Since the earliest days of the club, dating back to 1928, the club actively encouraged D.C. Public Schools to create a school for children with disabilities, and in 1957, the school became a reality with a ground-breaking ceremony of the G. Melvin Sharpe Health School. Located in Northwest Washington, D.C., since the school's opening, our club has organized special events, including a school carnival and holiday party for the students. In 2015, the Sharpe Health School was closed with the opening of the River Terrace Educational Campus. Our club continues to sponsor activities at River Terrace.
The Kiwanis Orthopedic Clinic moved from Washington Hospital Center to Sibley Hospital. The Kiwanis Club of Washington, D.C. closed the Kiwanis Clinic in 2013 when changes to national health care and expansion of national services no longer required the Clinic.
To celebrate its 50th Anniversary, the club held a black-tie gala at the Mayflower hotel under the leadership of club President Joe Riley. International President-Elect James Moler attended the event, as did Past Presidents.
Our club helped to establish a Circle K International (CKI) club at The George Washington University, which our club continues to sponsor today.

KiGrams, the club’s original newsletter, won first place in the Capital District Bulletin Contest, a testament to the dedication and passion to create a publication that effectively highlighted the work of the club.

Club member Conrad Reid established the Pet-A-Pet program, having its first picnic during that year and continuing annually until 2012. A program for blind children, it included games, a petting zoo, and a community cookout.

In the same year, the Kiwanis International Convention took place in Washington, D.C., where President Ronald Reagan spoke. During this convention, delegates voted to allow women to join Kiwanis.
Under the leadership of club President Richard Marsh, the club hosted a celebration to celebrate its 75th Anniversary. The event, sponsored by The Kiwanis Foundation and KiWives Charities, took place at The Mayflower Hotel on May 7, 1992.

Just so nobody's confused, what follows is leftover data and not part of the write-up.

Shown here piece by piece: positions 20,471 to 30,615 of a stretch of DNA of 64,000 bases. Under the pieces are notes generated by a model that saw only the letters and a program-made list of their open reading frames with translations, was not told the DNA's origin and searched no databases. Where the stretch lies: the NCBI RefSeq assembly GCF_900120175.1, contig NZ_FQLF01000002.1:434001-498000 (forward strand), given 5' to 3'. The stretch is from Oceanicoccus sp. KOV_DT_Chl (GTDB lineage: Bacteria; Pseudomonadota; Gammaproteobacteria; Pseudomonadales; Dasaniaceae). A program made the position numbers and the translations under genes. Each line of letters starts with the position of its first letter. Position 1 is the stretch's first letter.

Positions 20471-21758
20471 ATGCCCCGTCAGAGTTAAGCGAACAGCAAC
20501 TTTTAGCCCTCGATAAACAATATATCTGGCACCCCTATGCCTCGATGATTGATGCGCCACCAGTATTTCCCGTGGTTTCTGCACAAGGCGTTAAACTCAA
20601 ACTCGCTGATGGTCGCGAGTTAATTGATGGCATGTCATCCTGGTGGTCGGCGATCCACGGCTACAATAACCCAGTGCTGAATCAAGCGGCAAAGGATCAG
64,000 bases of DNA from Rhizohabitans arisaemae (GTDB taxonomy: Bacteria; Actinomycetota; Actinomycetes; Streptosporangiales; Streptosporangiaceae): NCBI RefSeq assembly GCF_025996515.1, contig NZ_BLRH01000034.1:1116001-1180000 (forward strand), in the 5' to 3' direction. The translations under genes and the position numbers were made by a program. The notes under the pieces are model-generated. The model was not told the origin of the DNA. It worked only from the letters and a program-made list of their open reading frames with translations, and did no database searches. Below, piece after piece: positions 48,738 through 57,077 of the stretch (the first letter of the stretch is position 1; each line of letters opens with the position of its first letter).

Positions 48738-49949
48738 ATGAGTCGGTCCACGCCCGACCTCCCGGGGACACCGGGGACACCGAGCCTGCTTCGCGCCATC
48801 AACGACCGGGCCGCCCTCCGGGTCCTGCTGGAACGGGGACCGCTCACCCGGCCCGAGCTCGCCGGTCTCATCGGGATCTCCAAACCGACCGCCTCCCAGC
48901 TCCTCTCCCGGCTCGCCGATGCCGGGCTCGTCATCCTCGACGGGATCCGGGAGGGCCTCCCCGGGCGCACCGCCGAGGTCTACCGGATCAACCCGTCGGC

Virginia (“Jenny”) Cooper was elected as the club’s first female President. Jenny was also the catalyst for establishing the Joe Riley Youth Leadership Awards in 1997, a scholarship program for D.C. high school seniors to receive college scholarships.
The club celebrated its 100th Anniversary with a gala at The City Club of Washington under President Matt Hodson, with event chairs April Gassler and Cindy Christ (both Past Presidents). Kiwanis International Executive Director, Stan Soderstrom, visiting from Kiwanis International headquarters, provided a speech commemorating our 100 years of service.

Also, during this year, a Circle K International (CKI) club at American University and a Key Club at School Without Walls High School were chartered.

In 2017, the club donated $50,000 to DC Habitat for Humanity.
The Kiwanis Club of Washington, D.C. launched its partnership with SMYAL (Supporting and Mentoring Youth Advocates and Leaders) to provide free, affirming, mental healthcare to LGBTQ+ youth in Washington, D.C. Through this partnership, the Kiwanis Club of Washington, D.C. commits $100,000 per year for three years to support the work of SMYAL's Mental Health Services.